The agony of the man (do you recall The Torture by Hope of Villiers de l’Isle-Adam?) is shown in his tense, crouching attitude, his hands clawing the masonry above him. Nature is become a monstrous fever, existence a shivering dread. You overhear the crash of stone into the infernal cellarage –where awaits the hunted wretch perhaps a worse fate than on the pinnacles above. It is a companion piece to Martin’s Sadak searching for the Waters of Oblivion. Another plate depicts with ingenuity terraces superimposed upon terraces, archways spaced like massive music, narrow footways across which race ape-like men, half naked, eagerly preparing some terrible punishments for criminals handcuffed and guarded. They are to walk a sharp-spiked bridge. Gigantic chains swing across stony precipices, a lamp depends from a roof whose outlines are merged in the gray dusk of dreams. There is cruelty, horror, and a sense of the wickedly magnificent in the ensemble. What crimes were committed to merit such atrocious punishment? The boldness and clearness of it all! With perspicacity George Saintsbury wrote of Flaubert’s Temptation of Saint Anthony: “It is the best example of dream literature that I know most writers who have tried this style have erred, inasmuch as they have endeavoured to throw a portion of the mystery with which the waking mind invests dreams over the dream itself. Any one’s experience is sufficient to show that this is wrong. The events of dreams, as they happen, are quite plain and matter of fact, and it is only in the intervals that any suspicion occurs to the dreamer.”
Certainly Piranesi remembered his dreams. He is a realist in his delineation of details, though the sweep and breadth of an ideal design are never absent. He portrays ladders that scale bulky joists, poles of incredible thickness, cyclopean block and tackling. They are of wood, not metal nor marble, for the art of Piranesi is full of discriminations. Finally, you weary. The eye gorged by all the mystic engines, hieroglyphs of pain from some impossible inquisition –though not once do we see a monkish figure – all these anonymous monkey men scurrying on what errand Piranesi alone knows; these towering arches, their foundations resting on the crest of hell (you feel the tremendous impact of the architectural mass upon the earth no mean feat to represent or rather to evoke the sense of weight, of pressure on a flat surface); the muffled atmosphere in these prisons from which no living prisoner emerges; of them all you weary, for the normal brain can only stand a certain dose of the delirious and the melancholy. This aspect, then, of Piranesi’s art, black magic in all its potency, need no longer detain us. His Temples of Paestum sound. a less morbid key than his Carceri, and as etchings quite outrank them.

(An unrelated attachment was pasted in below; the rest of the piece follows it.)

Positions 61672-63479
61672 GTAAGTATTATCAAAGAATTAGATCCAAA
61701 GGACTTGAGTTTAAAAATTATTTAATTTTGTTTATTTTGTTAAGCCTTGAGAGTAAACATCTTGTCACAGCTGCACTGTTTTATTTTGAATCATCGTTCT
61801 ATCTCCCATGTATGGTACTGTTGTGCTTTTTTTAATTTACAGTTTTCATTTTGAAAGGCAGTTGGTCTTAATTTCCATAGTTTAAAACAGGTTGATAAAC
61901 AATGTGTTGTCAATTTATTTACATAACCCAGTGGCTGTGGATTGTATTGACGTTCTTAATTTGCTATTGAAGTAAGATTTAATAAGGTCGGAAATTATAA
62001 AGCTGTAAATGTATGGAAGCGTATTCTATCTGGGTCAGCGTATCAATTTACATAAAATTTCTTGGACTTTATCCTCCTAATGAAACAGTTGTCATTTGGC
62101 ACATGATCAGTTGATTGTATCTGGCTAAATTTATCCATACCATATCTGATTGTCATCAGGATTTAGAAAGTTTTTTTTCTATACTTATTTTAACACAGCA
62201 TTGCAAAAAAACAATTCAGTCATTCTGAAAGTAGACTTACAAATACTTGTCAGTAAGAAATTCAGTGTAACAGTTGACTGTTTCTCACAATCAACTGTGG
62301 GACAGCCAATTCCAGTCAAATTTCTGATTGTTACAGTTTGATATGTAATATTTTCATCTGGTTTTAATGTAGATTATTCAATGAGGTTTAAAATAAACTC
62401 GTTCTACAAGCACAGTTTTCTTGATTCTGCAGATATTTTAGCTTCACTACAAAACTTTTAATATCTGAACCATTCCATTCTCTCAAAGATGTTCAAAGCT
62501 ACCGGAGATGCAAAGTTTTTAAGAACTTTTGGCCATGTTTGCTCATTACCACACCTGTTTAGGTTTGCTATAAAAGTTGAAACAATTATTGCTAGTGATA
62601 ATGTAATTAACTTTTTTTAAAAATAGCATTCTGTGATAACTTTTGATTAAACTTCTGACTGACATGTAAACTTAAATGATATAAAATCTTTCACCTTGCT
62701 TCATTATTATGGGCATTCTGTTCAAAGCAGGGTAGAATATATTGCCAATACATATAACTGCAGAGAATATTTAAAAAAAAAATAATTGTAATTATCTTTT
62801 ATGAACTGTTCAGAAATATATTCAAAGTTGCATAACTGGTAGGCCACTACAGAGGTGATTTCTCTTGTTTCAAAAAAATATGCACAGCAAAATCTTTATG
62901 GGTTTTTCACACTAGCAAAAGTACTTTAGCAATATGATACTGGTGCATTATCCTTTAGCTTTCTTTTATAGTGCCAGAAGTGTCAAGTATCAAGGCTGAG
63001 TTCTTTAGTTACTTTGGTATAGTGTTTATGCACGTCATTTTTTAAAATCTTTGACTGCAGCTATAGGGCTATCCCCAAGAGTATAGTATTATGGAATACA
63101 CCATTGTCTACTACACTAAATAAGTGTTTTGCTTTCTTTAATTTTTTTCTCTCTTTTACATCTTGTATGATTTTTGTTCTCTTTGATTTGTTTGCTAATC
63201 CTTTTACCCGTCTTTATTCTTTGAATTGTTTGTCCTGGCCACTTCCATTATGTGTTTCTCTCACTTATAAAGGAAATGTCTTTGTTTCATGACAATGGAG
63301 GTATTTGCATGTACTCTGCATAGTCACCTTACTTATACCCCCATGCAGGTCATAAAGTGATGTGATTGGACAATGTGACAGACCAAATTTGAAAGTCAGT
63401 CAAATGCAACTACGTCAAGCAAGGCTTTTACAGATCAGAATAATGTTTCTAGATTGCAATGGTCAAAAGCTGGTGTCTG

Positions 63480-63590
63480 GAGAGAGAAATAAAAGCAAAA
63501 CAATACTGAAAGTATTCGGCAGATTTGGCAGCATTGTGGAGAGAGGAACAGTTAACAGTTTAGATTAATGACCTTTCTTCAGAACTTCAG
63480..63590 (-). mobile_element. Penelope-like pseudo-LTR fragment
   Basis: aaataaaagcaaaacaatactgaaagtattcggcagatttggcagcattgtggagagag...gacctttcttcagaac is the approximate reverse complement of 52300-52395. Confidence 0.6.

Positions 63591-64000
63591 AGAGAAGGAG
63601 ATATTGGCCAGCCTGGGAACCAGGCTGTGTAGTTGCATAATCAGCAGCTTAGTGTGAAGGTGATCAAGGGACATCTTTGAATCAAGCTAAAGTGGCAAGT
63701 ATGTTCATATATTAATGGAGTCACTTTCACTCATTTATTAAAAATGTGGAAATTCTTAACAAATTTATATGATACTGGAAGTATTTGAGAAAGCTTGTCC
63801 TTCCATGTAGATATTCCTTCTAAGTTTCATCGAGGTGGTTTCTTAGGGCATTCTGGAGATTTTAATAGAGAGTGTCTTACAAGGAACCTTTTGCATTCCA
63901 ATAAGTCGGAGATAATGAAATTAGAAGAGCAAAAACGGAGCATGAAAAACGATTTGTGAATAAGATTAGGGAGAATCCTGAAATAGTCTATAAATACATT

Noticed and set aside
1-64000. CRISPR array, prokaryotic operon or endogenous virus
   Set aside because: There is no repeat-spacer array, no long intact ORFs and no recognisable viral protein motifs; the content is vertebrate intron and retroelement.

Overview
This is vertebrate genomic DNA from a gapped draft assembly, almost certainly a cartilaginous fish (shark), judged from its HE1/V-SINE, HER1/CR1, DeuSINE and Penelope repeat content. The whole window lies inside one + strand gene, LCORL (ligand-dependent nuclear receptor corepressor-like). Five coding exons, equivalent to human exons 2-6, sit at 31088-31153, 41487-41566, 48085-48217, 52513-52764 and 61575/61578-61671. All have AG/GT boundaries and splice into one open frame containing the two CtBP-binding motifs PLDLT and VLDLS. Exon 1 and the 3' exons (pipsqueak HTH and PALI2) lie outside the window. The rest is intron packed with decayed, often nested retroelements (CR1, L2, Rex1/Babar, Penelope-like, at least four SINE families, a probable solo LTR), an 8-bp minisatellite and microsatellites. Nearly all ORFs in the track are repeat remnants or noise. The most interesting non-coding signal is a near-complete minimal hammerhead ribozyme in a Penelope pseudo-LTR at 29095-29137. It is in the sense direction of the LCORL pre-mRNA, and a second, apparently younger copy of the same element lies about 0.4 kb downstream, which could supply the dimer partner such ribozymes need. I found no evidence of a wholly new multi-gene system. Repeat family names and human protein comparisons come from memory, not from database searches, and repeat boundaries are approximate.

Giambattista Piranesi was born at Venice in 1720. Bryan says that about 1738 his father sent him to Rome, where he studied under Valerians, through whom he acquired the style of Valerian’s master, Marco Ricci of Belluno. With Vasi, a Sicilian engraver, he learned that art. Ricci and Pannini were much in vogue, following the example of Claude in his employment of ruins as a picturesque element in a composition. But Piranesi excelled both Ricci and Pannini. He was an architect, too, helping to restore churches, and this accounts for the proud title, Architect of Venice, which may be seen on some of his plates. He lived for a time in Venice, but Rome drew him to her with an imperious call. And, notwithstanding the opposition of his father; to Rome he went, and for forty years devoted himself to his master passion, the pictorial record of the beloved city, the ancient portions of which were fast vanishing owing to time and the greed of their owners. This was Piranesi’s self-imposed mission, begun as an exalted youth, finished as an irritable old man. Among his architectural restorations, made at the request of Clement XIII, were the two churches of Santa Maria del PopoIo and 11 Priorato. Lanciani says that Il Priorato is “a mass of monstrosities inside and out.” It is his etching, not his labour as an architect, that will make Piranesi immortal. He seems to have felt this, for he wrote that he had “executed a work which will descend to posterity and will last so long as there will be men desirous of knowing all that has survived the ruins of the most famous city of the universe.”